Building Description Holy Ascension Russian Orthodox Church, Unalaska Alaska
Bishop Nicholas and Rudolph Newman of the Alaska Commercial Company entered into an agreement for construction of the church on June 2, 1894. On September 12, 1894, the Company billed the consistory for the construction. The south chapel was consecrated September 4, 1894; the north chapel January 30, 1895; and the main church August 18, 1896.
The church was designed as a whole, with a central nave, two side chapels, a sanctuary in the rear, a narthex, and a belltower in front. There has been speculation that the nave was part of the 1858 church, or that the side chapels were added later, but recent scholarship has shown that this is not the case.
In 1893, Rev. Nicholas Rysev—then the priest at Unalaska-obtained permission to build a new church, but was transferred before it could be built. The task then fell to Rev. Alexander Kedrofsky, who arrived in Unalaska in 1894; his written accounts survive:
"In 1894, from June to October, yet another church rose in place of the older, deteriorating one, [this] with two side chapels, through the efforts, diligence, and care for the glory of God of the local parishioners, costing them more than $9,000. This most recent church to the glory of the Holy Ascension of Our Lord is constructed of siding (redwood) with a shingle roof and two cupolas (one atop the belltower and the other over the main body of the church)....
Inside and outside, the church is painted with white oil[-based] paint; in the main church there is a choir loft above the entrance to the church. The church is enclosed by a wooden fence."
The bishop, Nicholas, visited the church in 1897 and noted, "The church at Unalaska is really the best among all the Alaskan churches. ... [It contains both] beautiful art work and pure Russian architecture."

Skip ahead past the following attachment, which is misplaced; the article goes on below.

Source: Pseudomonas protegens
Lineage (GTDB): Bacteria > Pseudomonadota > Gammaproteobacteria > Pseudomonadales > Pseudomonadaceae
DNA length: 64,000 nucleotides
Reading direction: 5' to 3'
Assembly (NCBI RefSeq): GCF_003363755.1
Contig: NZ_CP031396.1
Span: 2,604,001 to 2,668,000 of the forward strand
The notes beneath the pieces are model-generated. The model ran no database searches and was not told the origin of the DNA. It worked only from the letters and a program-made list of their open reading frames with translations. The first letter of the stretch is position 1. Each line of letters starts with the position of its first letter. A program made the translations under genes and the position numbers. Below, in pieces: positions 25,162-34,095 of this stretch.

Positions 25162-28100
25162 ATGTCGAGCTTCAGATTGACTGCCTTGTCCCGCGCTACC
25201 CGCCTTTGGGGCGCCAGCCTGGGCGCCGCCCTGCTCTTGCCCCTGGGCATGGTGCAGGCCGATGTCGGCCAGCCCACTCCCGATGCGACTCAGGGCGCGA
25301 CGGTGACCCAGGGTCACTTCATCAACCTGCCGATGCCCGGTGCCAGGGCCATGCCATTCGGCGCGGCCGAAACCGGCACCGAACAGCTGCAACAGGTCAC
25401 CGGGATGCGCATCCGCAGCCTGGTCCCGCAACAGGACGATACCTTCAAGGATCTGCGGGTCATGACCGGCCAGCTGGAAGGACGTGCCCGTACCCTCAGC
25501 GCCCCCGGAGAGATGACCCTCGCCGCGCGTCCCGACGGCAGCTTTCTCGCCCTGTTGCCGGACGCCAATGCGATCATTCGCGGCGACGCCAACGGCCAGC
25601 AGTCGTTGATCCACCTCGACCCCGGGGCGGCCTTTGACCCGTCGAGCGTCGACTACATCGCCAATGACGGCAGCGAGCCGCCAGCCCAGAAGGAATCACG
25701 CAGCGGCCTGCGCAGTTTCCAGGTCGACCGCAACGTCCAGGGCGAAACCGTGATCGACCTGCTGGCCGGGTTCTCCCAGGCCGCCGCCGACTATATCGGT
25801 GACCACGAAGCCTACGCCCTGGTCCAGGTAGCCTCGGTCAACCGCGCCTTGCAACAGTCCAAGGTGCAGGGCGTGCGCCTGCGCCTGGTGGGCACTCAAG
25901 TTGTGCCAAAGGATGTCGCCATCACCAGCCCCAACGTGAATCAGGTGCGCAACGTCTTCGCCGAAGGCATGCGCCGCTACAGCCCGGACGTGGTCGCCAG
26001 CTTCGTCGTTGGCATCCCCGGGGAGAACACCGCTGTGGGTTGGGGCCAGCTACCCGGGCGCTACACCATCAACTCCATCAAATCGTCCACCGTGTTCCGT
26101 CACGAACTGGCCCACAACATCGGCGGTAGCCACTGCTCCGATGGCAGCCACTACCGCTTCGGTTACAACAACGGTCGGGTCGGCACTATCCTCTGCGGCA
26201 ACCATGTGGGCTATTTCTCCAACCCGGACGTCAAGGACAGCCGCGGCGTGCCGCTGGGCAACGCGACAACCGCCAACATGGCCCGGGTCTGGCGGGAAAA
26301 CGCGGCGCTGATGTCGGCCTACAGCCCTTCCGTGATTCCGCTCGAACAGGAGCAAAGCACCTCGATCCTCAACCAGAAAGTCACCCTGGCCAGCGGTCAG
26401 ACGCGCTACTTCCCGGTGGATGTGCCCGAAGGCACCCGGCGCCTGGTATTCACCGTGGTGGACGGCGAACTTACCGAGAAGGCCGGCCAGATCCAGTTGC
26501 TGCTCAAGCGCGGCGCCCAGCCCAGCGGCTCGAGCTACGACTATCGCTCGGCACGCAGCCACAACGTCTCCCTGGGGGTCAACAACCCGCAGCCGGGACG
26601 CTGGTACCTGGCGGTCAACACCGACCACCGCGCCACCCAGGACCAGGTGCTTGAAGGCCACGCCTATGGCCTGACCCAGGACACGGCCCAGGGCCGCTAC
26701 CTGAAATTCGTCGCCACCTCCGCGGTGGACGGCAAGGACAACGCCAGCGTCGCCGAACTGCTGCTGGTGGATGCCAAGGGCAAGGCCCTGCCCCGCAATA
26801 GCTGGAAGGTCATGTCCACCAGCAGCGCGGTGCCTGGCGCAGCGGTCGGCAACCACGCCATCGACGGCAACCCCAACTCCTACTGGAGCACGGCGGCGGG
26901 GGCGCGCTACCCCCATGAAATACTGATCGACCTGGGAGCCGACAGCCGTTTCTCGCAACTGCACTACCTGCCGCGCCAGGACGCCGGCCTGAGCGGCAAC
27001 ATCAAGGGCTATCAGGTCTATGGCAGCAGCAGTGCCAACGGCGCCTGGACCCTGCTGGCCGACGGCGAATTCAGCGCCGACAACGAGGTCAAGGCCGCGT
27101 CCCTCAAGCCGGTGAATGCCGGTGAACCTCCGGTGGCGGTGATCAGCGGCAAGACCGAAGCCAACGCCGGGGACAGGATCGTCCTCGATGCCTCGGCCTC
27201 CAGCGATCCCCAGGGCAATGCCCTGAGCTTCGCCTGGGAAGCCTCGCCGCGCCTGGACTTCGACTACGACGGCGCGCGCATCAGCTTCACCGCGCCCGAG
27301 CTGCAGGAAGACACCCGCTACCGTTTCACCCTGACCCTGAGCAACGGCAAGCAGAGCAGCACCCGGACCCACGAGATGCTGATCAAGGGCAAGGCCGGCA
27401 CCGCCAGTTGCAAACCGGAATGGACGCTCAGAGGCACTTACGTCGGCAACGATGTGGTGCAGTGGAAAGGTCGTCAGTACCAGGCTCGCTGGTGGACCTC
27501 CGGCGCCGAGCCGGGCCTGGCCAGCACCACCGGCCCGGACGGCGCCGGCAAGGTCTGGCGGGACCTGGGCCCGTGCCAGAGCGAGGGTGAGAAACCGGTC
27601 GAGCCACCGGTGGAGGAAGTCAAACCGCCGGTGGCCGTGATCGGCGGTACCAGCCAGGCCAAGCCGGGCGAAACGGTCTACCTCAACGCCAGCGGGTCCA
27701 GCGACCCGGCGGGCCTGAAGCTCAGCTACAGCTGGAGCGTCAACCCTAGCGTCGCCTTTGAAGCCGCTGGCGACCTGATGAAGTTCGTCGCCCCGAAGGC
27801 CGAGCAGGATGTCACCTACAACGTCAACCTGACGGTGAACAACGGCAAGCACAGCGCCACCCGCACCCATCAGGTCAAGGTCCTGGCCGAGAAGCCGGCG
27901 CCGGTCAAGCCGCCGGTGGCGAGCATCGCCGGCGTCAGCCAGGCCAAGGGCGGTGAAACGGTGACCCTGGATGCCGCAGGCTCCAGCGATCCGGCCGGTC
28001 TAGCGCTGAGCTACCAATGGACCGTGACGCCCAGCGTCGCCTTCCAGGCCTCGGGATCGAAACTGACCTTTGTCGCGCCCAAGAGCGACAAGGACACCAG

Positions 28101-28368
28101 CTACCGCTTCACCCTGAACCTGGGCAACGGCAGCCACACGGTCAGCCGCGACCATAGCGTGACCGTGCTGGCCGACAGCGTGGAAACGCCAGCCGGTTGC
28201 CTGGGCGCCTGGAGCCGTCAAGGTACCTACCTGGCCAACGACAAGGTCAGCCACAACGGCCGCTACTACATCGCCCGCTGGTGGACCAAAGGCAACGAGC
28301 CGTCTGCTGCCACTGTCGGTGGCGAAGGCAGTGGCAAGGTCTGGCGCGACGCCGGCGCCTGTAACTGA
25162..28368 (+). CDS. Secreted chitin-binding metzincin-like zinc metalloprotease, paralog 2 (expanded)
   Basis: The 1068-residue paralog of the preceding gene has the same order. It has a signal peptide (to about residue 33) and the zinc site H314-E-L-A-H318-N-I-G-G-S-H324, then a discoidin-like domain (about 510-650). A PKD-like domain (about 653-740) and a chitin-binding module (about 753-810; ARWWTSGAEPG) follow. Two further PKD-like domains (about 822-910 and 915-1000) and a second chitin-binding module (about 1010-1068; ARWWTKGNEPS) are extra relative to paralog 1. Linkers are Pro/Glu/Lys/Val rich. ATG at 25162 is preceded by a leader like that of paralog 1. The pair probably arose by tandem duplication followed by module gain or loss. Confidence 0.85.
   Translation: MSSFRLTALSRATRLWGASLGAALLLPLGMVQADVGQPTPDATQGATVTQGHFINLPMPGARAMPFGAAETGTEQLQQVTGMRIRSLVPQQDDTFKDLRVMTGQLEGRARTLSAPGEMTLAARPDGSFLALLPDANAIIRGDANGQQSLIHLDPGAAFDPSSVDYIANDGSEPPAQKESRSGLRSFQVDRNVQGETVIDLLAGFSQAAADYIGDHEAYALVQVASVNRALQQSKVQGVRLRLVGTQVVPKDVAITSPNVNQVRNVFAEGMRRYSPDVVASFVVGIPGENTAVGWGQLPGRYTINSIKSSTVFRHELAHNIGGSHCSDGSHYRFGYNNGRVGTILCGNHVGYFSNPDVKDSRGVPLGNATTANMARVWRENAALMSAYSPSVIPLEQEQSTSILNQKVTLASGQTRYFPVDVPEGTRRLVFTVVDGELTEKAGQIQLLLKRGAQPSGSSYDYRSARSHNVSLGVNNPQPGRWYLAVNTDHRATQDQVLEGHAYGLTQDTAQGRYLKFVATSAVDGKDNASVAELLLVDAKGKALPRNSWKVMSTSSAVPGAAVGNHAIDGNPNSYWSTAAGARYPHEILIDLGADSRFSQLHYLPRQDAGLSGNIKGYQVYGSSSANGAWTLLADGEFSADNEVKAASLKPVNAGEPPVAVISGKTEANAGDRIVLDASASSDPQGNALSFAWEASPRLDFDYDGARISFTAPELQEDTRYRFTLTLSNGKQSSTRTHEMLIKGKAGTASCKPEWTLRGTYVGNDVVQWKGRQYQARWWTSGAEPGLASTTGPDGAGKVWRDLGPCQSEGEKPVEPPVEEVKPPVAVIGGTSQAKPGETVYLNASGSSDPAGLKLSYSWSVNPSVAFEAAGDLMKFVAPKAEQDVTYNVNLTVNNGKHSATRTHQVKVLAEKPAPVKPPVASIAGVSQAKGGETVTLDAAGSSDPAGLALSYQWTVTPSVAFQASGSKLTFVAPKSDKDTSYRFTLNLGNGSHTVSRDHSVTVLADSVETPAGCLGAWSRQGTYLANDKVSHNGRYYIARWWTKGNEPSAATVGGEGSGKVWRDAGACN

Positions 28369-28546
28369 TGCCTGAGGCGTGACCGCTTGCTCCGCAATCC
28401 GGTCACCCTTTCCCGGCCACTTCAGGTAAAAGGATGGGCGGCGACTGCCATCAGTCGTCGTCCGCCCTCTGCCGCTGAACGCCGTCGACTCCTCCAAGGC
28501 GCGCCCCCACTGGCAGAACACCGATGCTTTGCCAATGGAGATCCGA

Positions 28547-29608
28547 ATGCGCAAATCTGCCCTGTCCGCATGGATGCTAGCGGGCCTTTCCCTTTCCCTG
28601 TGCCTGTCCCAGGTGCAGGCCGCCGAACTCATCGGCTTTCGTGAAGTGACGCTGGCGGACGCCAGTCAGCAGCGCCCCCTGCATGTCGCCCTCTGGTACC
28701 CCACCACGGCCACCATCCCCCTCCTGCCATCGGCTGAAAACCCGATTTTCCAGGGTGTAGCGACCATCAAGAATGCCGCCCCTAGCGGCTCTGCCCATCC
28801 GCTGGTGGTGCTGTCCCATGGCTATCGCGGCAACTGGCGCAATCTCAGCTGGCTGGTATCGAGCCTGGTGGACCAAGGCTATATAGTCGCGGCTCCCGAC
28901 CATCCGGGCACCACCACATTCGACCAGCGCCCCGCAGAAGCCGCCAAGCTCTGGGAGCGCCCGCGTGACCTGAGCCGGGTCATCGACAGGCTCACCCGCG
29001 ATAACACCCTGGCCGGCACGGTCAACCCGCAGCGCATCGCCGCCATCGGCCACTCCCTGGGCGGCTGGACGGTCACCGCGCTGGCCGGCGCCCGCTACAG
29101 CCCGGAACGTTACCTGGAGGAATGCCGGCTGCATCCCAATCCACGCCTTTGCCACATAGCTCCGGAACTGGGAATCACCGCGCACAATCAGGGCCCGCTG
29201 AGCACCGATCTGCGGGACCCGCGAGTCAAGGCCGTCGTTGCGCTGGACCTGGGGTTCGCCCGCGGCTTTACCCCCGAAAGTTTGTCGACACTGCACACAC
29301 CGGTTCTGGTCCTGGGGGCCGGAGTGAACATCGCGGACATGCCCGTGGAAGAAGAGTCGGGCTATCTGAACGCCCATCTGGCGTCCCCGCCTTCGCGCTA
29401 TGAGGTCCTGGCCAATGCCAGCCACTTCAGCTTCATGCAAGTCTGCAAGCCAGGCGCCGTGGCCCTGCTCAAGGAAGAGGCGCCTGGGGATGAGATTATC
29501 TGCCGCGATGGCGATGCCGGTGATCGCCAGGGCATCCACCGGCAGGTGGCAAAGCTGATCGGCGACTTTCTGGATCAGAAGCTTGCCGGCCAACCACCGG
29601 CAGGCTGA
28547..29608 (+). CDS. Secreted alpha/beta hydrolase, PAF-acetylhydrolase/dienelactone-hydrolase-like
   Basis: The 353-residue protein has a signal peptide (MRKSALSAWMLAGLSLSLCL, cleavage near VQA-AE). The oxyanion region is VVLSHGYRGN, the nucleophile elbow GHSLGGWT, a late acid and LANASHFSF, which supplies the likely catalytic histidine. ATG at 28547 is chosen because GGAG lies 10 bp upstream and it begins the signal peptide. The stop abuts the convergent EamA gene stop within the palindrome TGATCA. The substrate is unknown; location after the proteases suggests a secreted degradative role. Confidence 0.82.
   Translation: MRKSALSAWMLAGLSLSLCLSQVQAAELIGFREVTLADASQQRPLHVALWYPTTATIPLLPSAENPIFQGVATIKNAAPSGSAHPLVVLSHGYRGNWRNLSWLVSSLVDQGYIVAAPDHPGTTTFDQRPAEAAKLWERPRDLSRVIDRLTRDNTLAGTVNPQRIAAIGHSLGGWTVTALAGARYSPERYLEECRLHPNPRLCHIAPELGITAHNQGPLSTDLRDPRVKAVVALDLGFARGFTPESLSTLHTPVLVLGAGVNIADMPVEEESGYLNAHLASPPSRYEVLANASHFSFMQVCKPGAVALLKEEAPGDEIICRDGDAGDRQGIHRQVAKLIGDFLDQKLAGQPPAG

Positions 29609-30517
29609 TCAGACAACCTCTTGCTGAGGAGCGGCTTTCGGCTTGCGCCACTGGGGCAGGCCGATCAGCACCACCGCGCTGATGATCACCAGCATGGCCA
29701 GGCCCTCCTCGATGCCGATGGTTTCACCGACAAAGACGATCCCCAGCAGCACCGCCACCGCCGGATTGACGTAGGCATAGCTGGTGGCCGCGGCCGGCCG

The church was probably located on the site of the previous church; the north chapel extended to include the site of the 1825-26 church. The nave of the new church was larger than the previous one by about a third.
In 1893, the Orthodox church divided Alaska into two administrative districts, based in Sitka and Unalaska. Unalaska's district included the Aleutian parish (containing eight villages in addition to Unalaska); the two parishes of St. George and SS. Peter and Paul on the Pribilof Islands; Belkovsky on the Alaska Peninsula; St. Michael on Norton Sound; Nushagak on the Bering Sea Coast; and the Yukon and Kuskokwim parishes in southwest interior Alaska. This increased responsibility probably accounts for the grandeur of the new church. With the exception of St. Michael's Cathedral in Sitka, this is the only church in Alaska with three chapels. The generous proportions and clean lines of the Unalaska church make a significant architectural achievement.
By ca. 1910, windows had been added in the west wall of the nave, above the narthex roof. Several pieces of ornament have been removed from the belltower, including: spires on the top corners at the base of the cupola; false balconies at the second-story windows; a beltcourse above the second-story windows; the lower half of the cornice fascia board; and the entablatures above the tower's north and south doors. These pieces are shown in early photographs, but do not exist today. A circular molding on three sides has been moved about a foot lower; originally, it projected above the cornice line and fit under the pediments. All of the above alterations were made before 1961.